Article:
Fingernails of Gordon Brown - the fingernail biting British political leader!

Since as early as 1997 British media have reported about Gordon Brown’s fingernails – the British prime minister is often described as a nervy fellow, known for chewing his fingernails! And untill earlier this summer his fingernails didn’t show much improvement – despite many fingernail photo shoots over the years. However, now that growing voices predict the fall of Gordon Brown from the political theatre … his fingernails are now (finally) looking shiny & bright!!

The DailyMail reported 2 weeks ago:

“You might think there is a lot for Gordon Brown to be anxious about at the moment.

An ongoing recession is crippling the country, he’s miles behind in the polls and there’s the ongoing suspicion of a Labour plot to replace him as leader.

But as he took to the stand today at the TUC conference in Liverpool, the chronic nail-biter of the past appears to have put an end to the ghastly habit.”

More about Gordon Brown’s fingernails!
About the psychology behind fingernail biting!
How to treat nail biting in adults?
More celebrity fingernail reports – including: Beyonce, Rhianna, Megan Fox, Naomi Campbell, Eve & Lee Redmond

Gordon Brown’s fingernail shoot – september 2009:
Gordon Brown's improved fingernails.

Gordon Brown’s fingernail shoot – march 2007:
Gordon Brown's gnawed fingernails.

Onychomycosis is a fungal infection causing deformity of the fingernail.

‘Onychomycosis’ is the medical term for nail fungus – which is usually the result of a living organism that thrives in dark, damp environments such as under and around nails. This nail disease is commonly misunderstood: it is usually NOT related to poor hygiene!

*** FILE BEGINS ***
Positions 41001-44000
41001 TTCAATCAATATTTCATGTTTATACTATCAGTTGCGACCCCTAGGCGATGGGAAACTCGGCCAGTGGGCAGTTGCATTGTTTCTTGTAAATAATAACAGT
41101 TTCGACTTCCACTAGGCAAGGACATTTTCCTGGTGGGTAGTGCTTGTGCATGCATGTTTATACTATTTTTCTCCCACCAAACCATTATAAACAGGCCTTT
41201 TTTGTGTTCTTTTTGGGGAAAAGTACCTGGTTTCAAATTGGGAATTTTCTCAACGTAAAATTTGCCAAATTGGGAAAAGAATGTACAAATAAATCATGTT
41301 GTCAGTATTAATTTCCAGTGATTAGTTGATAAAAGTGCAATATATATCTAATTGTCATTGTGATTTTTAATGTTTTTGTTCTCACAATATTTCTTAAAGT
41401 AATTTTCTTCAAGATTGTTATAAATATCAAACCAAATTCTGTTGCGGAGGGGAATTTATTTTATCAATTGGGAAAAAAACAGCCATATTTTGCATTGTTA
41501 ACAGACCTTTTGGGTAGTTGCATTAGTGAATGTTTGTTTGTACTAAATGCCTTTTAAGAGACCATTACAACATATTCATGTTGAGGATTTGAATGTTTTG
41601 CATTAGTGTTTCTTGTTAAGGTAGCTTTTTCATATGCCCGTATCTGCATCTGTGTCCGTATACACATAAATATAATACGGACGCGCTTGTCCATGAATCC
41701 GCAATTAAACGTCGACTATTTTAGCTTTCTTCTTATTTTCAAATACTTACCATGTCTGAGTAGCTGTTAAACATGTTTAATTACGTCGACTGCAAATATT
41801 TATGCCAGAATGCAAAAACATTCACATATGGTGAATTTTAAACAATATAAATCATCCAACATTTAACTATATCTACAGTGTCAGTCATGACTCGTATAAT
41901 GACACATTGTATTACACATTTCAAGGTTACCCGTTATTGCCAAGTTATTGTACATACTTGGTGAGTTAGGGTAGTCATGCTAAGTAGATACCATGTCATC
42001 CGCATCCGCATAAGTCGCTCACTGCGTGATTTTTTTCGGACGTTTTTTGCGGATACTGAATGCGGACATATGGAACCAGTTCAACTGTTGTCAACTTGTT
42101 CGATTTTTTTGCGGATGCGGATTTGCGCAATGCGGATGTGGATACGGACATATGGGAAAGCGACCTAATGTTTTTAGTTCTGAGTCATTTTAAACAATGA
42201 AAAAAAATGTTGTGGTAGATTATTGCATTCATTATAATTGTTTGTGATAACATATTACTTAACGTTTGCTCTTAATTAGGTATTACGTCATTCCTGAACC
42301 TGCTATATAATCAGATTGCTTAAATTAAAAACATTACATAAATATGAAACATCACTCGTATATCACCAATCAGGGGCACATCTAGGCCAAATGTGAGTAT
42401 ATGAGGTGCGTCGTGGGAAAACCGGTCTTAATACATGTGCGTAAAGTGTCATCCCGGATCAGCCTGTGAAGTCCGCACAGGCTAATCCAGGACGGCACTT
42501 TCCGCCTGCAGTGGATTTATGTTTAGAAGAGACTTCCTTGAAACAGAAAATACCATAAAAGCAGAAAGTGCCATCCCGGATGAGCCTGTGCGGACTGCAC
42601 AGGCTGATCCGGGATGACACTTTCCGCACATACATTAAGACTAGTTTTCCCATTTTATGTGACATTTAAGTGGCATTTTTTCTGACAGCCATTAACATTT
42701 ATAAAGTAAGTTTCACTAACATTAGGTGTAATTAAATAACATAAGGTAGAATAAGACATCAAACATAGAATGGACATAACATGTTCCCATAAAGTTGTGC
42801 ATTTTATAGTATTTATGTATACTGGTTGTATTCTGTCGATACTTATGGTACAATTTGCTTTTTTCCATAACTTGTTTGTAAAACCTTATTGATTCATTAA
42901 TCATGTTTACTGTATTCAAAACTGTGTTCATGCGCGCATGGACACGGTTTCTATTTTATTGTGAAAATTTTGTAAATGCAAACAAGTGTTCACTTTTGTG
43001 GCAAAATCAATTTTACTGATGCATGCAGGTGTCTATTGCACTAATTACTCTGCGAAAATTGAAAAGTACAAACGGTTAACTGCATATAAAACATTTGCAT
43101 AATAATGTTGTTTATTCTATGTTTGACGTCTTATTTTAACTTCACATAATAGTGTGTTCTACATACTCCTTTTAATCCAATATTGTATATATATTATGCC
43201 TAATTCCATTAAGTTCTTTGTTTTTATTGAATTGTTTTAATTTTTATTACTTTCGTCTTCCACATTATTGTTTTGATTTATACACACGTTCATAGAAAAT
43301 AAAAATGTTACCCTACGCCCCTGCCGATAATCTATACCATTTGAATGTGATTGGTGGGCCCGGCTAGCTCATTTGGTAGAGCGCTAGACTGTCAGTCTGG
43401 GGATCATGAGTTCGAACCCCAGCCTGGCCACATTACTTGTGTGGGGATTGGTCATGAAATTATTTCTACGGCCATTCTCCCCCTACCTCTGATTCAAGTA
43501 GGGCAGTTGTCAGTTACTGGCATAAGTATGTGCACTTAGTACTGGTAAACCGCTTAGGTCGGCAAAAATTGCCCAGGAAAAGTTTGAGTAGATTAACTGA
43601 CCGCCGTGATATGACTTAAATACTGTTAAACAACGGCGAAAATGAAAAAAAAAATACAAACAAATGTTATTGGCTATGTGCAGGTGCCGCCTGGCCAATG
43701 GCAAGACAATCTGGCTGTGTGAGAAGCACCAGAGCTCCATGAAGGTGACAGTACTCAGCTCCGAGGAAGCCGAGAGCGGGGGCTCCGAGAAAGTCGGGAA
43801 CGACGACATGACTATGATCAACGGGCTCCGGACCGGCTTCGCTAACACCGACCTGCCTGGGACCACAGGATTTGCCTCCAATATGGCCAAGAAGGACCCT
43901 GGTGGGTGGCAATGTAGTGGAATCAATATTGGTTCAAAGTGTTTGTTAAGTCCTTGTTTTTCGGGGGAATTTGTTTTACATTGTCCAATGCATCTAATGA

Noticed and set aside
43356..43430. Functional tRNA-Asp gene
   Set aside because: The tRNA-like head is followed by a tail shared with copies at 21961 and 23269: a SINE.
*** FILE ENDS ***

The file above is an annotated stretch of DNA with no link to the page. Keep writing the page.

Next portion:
Fungal infections are very common on both fingernails and toenails. Toenails are more likely to be affected by onychomycosis since it is attracted to a dark and damp environment which is more common on the foot than on the hand. A common cause of ‘onychomycosis’ in the fingernails is… artificial nails!!


“Up to 50% of people over the age of 50 have a nail fungus infection to some degree. Approximately 10% of worldwide population suffers from onychomycosis.

The prevalence of childhood onychomycosis is estimated 0.2%. The typical age range for onychomycosis in children is 6-14 years of age.”

This disease is commonly misunderstood and left untreated for various reasons. nail fungus, in particular, is notoriously difficult to treat.

Onychomycosis is usually a chronic condition that progresses to involve more of the nail and other toes. Even if you lose the affected nail, the nail that grows back is usually also still affected by the fungus.


There are some internal medications available by prescription that help fight onychomycosis, but they can have severe side effects such as upset stomach, headaches and liver damages. Also mixing these drugs with other medications can be extremely dangerous.

Not to mention the cost. Some of the nail fungus prescription medications can cost well over $1000 by the time treatment is complete. Studies show that there is only 35-50% complete cure rate after 72 weeks of using these prescription medications as a nail fungus cure.

Topical medications are helpful in treating early small infections. They just aren’t capable of penetrating the nail to reach all of the fungi, so most prove unsatisfactory as a nail fungus cure.


Onychomycosis in fingernails is often due to artificial nails!
Onychomycosis in the hands of children!
Onycholysis – when fingernails turn white or yellow at the distal part of the nail plate